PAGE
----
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Subject: Re: [boost] C++11 compilers and fenv
From: Niall Douglas (s_sourceforge_at_[hidden])
Date: 2015-05-06 05:48:56

On 6 May 2015 at 4:25, Damian Vicino wrote:

> I was planning to access FENV for detecting unsafe operations on the
> native floating point types and include some custom pre-post conditions
> for testing other floating types safety conditions.

The only compiler I've ever known fenv to work right on is MSVC and
ICC. But MSVC's FP support is extremely conservative by default, and
a lot of people needing FP performance use /fp:fast which completely
eliminates fenv.

I just looked up the docs and even MSVC default doesn't enable all of
fenv. For that you need /fp:strict or even /fp:except.

> I just found today that clang++ does not support the pragma to use FENV yet.
> warning: pragma STDC FENV_ACCESS ON is not supported
> Googling a little I found out that neither does gcc.

This doesn't surprise me. fenv is very hard to optimise well. Most FP
users would prefer undefined behaviour than very slow performance. I
would doubt clang nor GCC will ever fully implement fenv due to
insufficient demand.

> How are c++11 boost libraries dealing with these compiler issues?
> I got some options in mind:
> — Implement everything using custom detections, this will work in every compiler, but it will run slower for everyone too.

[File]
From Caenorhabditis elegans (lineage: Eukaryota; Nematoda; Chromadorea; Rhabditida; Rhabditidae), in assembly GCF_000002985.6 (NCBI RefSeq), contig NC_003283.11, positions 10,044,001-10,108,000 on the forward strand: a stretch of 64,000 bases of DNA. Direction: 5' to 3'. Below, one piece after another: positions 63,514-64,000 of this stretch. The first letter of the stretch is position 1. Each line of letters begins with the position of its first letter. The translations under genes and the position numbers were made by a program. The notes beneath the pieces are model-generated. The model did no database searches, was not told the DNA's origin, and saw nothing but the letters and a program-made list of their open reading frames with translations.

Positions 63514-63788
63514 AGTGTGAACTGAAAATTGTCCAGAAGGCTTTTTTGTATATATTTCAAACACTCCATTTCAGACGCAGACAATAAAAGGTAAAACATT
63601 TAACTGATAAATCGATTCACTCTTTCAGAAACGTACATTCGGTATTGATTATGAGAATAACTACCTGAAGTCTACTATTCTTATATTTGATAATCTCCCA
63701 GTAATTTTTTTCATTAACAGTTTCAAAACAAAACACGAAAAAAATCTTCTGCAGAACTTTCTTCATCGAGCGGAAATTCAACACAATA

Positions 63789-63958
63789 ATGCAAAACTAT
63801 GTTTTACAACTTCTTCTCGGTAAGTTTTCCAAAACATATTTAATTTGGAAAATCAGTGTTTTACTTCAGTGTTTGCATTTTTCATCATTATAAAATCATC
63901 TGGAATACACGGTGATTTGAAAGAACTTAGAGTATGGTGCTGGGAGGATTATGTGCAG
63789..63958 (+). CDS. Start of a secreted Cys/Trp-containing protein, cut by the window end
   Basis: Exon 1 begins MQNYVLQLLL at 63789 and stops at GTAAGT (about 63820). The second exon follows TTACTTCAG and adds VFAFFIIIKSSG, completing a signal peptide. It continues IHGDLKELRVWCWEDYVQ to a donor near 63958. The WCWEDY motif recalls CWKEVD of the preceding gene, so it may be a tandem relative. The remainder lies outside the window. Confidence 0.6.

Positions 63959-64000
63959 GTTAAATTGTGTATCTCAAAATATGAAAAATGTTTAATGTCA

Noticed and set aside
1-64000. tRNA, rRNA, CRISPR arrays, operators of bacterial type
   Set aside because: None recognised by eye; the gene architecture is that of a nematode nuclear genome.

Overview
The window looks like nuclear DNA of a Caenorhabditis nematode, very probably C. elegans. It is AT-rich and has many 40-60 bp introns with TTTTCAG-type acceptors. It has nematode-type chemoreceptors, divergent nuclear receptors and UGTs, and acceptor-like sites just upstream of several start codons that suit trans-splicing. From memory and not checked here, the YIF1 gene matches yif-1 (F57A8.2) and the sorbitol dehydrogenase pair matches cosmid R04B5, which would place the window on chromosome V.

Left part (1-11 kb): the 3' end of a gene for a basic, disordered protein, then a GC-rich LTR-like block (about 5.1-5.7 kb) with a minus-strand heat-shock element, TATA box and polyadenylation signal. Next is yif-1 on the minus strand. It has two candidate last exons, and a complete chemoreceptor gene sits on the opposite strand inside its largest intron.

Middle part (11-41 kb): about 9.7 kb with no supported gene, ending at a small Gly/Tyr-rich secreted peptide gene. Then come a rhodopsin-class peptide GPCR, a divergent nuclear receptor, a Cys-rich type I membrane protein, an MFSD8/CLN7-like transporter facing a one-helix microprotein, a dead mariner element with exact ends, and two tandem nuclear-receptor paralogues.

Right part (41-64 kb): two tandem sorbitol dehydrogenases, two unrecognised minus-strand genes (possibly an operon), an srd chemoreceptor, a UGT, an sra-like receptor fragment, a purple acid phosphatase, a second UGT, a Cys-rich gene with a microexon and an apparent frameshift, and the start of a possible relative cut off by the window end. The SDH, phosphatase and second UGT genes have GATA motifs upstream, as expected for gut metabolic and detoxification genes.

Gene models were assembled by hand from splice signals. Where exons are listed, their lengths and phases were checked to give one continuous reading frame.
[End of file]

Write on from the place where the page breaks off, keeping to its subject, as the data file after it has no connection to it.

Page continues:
> — Finding a compiler with the support, implementing the library using the FENV, and assuming compilers will support it when the library is finished and reviewed.
> — Detect somehow the FENV pragma was not processed and have 2 implementations. No idea how to detect something like this.
> Had someone dealt with similar problem already?
> Is there a common approach?

Your mentor will surely advise, however I would recommend that your
library perform bit checks of the floating point values for every
operation. This will turn each single fp opcode into about eight
opcodes, all of which stall the CPU for a good 30 cycles each. But
correctness is more important than speed, and if the programmer is
employing safe_float they surely really need correctness over

I would also examine how ubsan implements its safe float checks to
see if you can lift some ideas.

One x86 specific trick is to reinterpret SSE2 registers as integers
for the bit checks, that way you don't force FP values back into
memory and reload into GP registers every single operation.
Performance might actually be tolerable. I would suspect you'll need
to drop into assembler for that though, and MSVC doesn't permit
inline assembler in x64.

I'd also loop David Bellot into this and ask what he thinks.


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